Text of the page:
If you go to a university and sign up for a management or leadership course this idea of using what is in your hand is called “bricolage” and “effectuation”. It’s about not waiting for an ideal set of resources and skills to become available to solve the problem in front of you. Rather it is about improvising with what comes to hand because you refuse to give into the situation, and then choosing and navigating a path through the opportunities that open-up. If you’re a person of faith, like me, who believes that God is constantly at work in the world, then you may prefer to call it being led by the Spirit.
It was a staff that Moses held in his hand. When he was asked, Moses threw the staff on the ground and saw it turn into a snake. When he was asked, he put it in the sea and saw it split open so he could lead his people to freedom. When he was asked, what was in his hand, he answered and gave it over. As you consider the missional context you find yourself in and the challenges it presents maybe allow God to ask you:
“What’s in your hand?”
Forge’s Pioneer course is a year- long, spare time course for those who are looking at what is in their hands and asking how they can give it over to God in order to reach networks and neighbourhoods with the story of Jesus. As part of the programme we’ll introduce you to a number of fellow pioneers, all in unique contexts, who through bricolage, effectuation and following the Spirit, are bringing good news to those who need to hear it.
 Understanding Glasgow [Cited 5th February 2018] Online: http://www.understandingglasgow.com/assets/0002/1242/Corkerhill_and_North_Pollok.pdf
 M. Moynagh. Church for Every Context : Introduction to Theology and Practice. (London: S.C.M. Press, 2012) 249
 M.L. Di Domenico, H. Haugh and P. Tracey, Social Bricolage: theorising social value creation in social enterprises, Entrepreneurship Theory and Practice (July 2010) 689
Such a brilliant question Gordon! Well worth some serious reflection! What’s in our hands? What’s in my hand?
And I personally appreciate the irony that we know what we think the obvious ‘best thing’ would be! I’m right with you on this one: “It would be amazing if we had the budget to deploy a hundred strong multi-disciplinarian team of experienced and passionate missionaries to establish an urban mission hub – but we don’t.”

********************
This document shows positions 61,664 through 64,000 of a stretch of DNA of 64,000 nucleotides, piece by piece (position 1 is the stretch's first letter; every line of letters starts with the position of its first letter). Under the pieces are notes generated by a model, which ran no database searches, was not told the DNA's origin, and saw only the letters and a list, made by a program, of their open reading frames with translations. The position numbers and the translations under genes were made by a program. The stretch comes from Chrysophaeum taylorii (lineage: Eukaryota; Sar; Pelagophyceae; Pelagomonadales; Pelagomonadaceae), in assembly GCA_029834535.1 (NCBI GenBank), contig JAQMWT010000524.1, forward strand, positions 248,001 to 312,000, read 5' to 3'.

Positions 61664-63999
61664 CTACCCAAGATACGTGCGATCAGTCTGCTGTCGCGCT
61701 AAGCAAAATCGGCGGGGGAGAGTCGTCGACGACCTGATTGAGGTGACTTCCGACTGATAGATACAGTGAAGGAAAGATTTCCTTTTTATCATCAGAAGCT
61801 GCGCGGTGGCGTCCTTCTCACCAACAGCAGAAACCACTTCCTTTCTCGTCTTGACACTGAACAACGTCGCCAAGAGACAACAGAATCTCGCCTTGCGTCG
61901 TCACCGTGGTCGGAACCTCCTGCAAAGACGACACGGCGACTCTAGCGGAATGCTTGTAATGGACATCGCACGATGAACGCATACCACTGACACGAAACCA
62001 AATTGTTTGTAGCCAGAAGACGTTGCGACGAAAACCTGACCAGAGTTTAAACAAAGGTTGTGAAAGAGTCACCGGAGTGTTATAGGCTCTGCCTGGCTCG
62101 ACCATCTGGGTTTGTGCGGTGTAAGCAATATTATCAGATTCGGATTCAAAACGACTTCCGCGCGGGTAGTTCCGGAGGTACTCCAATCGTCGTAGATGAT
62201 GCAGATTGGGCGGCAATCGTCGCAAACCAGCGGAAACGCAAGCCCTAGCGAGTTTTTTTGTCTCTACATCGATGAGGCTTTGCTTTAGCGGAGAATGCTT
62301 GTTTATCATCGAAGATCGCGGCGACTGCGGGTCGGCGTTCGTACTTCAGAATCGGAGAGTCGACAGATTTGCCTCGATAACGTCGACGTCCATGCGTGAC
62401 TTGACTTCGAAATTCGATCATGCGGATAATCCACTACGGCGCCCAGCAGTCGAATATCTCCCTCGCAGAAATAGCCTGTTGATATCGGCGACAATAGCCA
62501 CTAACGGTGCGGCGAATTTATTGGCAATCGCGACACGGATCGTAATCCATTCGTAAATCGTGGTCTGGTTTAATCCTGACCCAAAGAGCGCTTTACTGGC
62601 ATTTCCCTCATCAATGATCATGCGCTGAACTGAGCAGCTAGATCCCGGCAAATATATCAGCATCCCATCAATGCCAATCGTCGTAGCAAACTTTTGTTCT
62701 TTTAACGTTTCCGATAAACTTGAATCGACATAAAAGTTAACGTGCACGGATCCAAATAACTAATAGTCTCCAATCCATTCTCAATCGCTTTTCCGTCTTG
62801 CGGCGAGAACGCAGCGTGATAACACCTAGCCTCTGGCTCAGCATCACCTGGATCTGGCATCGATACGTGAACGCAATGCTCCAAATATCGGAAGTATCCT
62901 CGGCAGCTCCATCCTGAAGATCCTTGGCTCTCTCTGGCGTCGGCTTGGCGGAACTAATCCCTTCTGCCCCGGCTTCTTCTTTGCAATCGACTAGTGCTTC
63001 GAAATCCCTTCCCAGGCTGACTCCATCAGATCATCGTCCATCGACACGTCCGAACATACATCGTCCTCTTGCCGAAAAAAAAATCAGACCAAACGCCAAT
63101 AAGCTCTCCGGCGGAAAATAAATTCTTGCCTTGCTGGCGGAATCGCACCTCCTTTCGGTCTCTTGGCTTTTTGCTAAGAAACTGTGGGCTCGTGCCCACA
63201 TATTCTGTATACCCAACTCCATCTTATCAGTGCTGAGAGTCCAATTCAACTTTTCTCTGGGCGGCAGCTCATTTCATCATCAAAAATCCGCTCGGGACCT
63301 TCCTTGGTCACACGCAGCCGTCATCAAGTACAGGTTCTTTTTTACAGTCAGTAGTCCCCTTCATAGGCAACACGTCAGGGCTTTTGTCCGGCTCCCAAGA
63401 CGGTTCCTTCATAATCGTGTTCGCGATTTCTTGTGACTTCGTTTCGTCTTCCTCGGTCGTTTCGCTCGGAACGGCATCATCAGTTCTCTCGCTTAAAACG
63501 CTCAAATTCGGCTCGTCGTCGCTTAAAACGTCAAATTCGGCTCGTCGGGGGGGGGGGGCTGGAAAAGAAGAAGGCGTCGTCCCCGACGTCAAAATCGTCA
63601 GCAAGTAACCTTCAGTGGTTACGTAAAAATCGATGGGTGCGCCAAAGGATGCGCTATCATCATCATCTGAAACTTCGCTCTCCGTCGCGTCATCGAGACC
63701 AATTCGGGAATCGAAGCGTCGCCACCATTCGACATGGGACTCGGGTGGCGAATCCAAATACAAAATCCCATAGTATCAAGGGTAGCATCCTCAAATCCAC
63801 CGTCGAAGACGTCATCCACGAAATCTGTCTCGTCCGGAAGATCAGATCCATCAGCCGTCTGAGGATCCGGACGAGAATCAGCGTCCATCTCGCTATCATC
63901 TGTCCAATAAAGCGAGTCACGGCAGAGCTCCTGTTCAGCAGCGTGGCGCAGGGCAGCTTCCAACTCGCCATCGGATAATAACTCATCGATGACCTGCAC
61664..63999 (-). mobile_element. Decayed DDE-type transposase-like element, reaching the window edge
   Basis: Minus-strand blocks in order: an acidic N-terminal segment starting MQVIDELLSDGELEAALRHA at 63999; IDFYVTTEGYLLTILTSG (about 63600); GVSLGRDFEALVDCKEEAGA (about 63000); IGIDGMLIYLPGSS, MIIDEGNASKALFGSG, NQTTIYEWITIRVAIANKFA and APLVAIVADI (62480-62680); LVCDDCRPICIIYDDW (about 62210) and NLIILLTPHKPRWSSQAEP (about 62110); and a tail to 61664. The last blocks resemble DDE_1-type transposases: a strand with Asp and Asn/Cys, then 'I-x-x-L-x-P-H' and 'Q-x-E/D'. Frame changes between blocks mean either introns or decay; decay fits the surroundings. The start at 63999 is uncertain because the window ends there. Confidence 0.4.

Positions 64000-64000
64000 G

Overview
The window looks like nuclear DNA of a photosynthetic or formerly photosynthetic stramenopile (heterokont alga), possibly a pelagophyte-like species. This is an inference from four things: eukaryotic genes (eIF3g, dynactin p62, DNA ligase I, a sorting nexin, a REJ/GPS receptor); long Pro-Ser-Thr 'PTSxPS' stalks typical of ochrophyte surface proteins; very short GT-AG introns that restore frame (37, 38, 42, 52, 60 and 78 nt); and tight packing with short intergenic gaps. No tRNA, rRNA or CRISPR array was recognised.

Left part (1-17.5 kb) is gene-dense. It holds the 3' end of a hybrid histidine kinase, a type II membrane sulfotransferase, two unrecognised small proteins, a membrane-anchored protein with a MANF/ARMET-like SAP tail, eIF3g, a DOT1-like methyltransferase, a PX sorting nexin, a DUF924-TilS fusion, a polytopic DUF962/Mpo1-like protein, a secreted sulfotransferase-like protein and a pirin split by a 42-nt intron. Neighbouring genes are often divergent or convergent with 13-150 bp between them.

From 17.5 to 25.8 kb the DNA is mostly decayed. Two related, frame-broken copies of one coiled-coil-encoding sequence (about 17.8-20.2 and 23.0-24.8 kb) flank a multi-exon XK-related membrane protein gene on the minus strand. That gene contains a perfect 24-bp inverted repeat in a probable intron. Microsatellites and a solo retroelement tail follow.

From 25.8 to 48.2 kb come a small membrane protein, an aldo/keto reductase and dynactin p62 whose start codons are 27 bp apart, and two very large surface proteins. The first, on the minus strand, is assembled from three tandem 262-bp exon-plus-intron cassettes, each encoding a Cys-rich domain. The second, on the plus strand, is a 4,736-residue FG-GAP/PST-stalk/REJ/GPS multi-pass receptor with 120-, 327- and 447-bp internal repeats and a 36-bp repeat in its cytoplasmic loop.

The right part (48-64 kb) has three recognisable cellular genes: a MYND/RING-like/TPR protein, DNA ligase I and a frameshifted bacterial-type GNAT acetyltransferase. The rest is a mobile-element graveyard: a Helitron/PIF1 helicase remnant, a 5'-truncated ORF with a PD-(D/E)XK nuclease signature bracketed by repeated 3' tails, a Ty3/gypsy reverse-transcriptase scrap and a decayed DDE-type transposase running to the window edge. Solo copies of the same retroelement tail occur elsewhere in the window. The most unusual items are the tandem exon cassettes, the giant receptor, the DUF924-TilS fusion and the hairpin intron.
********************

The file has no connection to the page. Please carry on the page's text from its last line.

And here’s the beauty of it …IF we did, that would be doing it in our strength, but God in his GRACE and WISDOM is all about being AWESOME in our weakness. So that in our weakness he is strong! So that through the foolish things of this world he reveals his salvation, his grace and his love.
God bless you guys!
I think this is great question, but from a theological (ecclesial) perspective it perhaps needs to be interrogated. At the heart of this question is the idea that a local congregation or group must come up with the goods in and of themselves to make stuff happen. This is admirable, and possibly even necessary initially. But it isn’t sustainable in the medium term and it it doesn’t accord with the creeds or biblical theology. God’s initial provision of the staff for Moses needs to be taken in context of his later provision of manna for the whole people of god to share with each other later on. Our understanding of ecclesiality can only be understood in the context of the idea of church being one, holy, catholic and apostolic. Our understanding of redistribution and provision cannot just be based on Acts 2 but must be understood in the light of Paul’s injunction to share resources between congregations in Corinthians. Without catholicity, apostolicity unravels. Without the later provision of manna, and the sharing of it amongst themselves God’s people God’s momentary provision of the staff for Moses would have been meaningless. So I think you have captured an important part of the picture, but by no means the whole picture that is necessary.